A small group of people drive single file down a trail dotted with deer stands and wooded areas on a balmy Saturday morning in January. They slow down as they pass the trail groomer bumping slowly down the trail at four miles per hour. Several people wave as they pass. They are eager to reach their destination. They accelerate around the corner and quickly disappear in a puff of fluffy snow.

Fifty years ago a group of like minded people enjoyed riding snowmobiles in the northern Pine County area, said Dean Weske, club president. 

They organized a club in the winter of 1970 and named it “Sno Slobs”. The name was later changed to the Northern Pine Riders Snowmobile Club in 1973. Over time more trails were established. There are now 156 miles of picturesque trails winding through snow covered fields and wooded areas in Pine County. 

Snowbirds Terry and Dianne Peterson joined the club a few years after it started. Terry said they enjoyed the socializing and attending events and rides. They volunteered in a variety of capacities for many years. Now the couple relax and ride when they visit Minnesota for a few weeks in the winter.

As the club expanded, they purchased land in Willow River for a building. They built the club house with a large shop area in the back for storage in the 1990s. 

Minnesota boasts over 22,000 miles of groomed trails, according to the Department of Natural Resources. Over 21,000 are maintained by clubs, such as the Northern Pine Riders.

The majority of the trails are ready, said Weske. He said there is a decent base for the riders in spite of the mild winter. 

“This is what we do in the wintertime when we’re not ice fishing,” Weske said. Weske began riding snowmobiles at eight years old with his dad. He laughs as he remembers the 1965 Scorpion. Like many old snowmobiles, it often broke down during a ride.

“The inside of my jacket pockets were worn out from carrying extra spark plugs,” Weske said. He said he still drives an older machine.

“I have a 1972 Sno-Cat,” Weske said. “Sometimes it makes it back and sometimes it doesn’t.” 

The Moose Lake resident said members of the group range from Moose Lake to the Twin Cities area, but the trails are confined to Pine County. They connect with state and other club trails such as Moose Horn Rod and Gun Club out of Moose Lake.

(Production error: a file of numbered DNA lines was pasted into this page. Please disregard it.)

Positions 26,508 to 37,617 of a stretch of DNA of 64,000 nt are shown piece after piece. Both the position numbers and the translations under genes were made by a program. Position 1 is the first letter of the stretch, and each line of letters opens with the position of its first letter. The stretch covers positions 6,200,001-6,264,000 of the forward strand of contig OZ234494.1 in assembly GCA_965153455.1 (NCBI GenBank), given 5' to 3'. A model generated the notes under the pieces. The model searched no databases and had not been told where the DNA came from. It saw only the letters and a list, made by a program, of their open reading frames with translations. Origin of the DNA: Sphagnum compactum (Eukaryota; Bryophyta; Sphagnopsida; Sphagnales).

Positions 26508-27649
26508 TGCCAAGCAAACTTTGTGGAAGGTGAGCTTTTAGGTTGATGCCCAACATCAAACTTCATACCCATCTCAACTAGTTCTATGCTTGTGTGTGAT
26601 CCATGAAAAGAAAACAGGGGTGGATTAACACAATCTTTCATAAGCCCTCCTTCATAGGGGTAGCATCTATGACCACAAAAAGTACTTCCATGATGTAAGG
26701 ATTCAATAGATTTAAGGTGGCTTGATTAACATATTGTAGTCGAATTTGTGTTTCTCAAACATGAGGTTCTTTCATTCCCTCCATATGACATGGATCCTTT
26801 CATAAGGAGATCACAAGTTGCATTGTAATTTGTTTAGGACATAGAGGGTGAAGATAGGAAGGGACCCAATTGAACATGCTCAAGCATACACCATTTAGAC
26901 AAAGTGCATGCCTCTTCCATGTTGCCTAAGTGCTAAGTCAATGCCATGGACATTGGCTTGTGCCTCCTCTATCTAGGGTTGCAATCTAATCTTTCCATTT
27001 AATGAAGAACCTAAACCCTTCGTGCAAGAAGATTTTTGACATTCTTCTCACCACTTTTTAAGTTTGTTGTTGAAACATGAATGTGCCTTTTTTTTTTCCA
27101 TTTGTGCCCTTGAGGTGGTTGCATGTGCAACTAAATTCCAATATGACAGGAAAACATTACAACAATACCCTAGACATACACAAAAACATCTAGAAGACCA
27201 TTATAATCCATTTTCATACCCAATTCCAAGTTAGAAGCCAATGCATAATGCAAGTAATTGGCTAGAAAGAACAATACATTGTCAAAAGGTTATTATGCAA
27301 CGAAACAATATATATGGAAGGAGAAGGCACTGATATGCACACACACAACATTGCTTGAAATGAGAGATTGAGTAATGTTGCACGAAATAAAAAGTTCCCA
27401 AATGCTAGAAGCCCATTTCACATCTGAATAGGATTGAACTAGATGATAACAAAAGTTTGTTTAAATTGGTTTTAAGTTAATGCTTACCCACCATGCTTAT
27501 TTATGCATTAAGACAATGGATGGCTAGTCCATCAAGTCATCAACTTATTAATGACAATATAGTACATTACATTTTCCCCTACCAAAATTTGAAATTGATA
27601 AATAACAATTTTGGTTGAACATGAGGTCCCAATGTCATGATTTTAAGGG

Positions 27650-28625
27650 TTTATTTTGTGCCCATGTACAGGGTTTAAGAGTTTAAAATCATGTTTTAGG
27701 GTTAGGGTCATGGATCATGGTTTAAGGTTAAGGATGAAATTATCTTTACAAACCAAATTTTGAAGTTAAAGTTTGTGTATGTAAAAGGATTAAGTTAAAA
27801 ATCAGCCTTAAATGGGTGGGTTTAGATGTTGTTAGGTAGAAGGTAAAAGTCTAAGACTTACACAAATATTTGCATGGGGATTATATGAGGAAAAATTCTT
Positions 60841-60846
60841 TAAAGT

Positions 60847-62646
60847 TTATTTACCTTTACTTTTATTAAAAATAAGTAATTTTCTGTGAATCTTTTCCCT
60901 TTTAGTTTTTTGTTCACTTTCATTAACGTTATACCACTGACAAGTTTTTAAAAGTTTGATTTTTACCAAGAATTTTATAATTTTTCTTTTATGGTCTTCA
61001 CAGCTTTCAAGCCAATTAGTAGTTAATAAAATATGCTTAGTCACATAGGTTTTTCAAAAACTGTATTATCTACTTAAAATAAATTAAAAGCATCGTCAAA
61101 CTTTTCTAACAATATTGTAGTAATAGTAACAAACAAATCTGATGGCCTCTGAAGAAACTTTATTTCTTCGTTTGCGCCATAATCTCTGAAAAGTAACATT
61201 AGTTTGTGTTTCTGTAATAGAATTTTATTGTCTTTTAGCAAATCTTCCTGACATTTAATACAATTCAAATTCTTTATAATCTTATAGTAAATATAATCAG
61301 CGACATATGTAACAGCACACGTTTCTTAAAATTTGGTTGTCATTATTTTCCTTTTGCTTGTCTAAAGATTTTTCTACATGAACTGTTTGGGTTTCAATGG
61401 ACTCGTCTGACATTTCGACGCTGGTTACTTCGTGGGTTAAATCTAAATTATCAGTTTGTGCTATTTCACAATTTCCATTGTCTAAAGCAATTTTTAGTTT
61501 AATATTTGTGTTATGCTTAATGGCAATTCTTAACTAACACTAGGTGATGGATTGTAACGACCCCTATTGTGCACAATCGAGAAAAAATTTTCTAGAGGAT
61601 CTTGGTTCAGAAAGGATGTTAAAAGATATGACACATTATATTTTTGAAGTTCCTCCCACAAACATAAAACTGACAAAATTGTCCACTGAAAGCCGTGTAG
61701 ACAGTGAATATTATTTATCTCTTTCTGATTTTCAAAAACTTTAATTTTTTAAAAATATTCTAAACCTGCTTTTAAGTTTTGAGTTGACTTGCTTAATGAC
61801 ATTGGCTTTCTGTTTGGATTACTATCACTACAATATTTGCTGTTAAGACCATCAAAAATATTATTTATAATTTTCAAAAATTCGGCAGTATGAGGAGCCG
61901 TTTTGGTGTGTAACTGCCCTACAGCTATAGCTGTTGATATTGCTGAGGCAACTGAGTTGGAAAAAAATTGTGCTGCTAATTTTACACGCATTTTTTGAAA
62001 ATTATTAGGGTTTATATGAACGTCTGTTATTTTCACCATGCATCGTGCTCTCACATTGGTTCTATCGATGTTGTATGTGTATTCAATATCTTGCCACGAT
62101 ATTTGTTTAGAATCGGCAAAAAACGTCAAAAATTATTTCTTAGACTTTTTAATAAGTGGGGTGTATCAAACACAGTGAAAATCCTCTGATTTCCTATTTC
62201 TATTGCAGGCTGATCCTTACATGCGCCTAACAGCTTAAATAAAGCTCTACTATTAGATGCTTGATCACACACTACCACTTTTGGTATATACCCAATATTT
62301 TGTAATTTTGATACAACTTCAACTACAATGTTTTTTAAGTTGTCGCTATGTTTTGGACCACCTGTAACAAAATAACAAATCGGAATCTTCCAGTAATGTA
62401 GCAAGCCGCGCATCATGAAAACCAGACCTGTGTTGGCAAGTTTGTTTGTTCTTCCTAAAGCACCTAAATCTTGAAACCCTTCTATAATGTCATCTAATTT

Michele Dagel, 38, is excited to go on her first ride with the club members. She began snowmobiling 12 years ago with her husband and they recently joined the club. She said she loves driving her sled.

“I love the freedom and the speed,” Dagel said with a big smile and a twinkle in her eyes.

Vice President Tom Henry, 65, volunteers in the club where needed. Like many others in the club, he began snowmobiling as a family activity when his children were young. The Sandstone resident said he enjoys the adrenaline rush while driving as well as the beautiful scenery. Henry has been a club member for 30 plus years and is a member in another nearby club. He said the club members often stop and support local businesses by having a meal during their rides. 

Belonging to the club also offers a variety of volunteer opportunities including to help maintain the trails.

Randy Sjoberg took over the trail coordinator position after the Petersons stepped down. Sjoberg secures permits from landowners to allow snowmobile trails across their properties and he helps maintain the trails, schedule and hire groomer operators. Sjoberg said he enjoys the solitude as he grooms the scenic trails. They run three shifts and groom the 150 plus miles twice a week to keep it in good shape and smooth for riders.  The club owns several pieces of trail grooming equipment that they purchased with state Grants-in-Aid money and the club’s charitable gambling money. A machine and a drag can cost about $125,000-$150,000. The larger machines cost more.

The club also donates to local non-profit organizations including the backpack program at local schools, food shelves, school athletic programs and more.

Sjoberg said the club members plan to continue to grow and expand with more organized rides for members during the season. 

“The rides are free and open to the public,” Weske said. “We welcome anyone that wants to ride. If you have a sled, come join us.”

 

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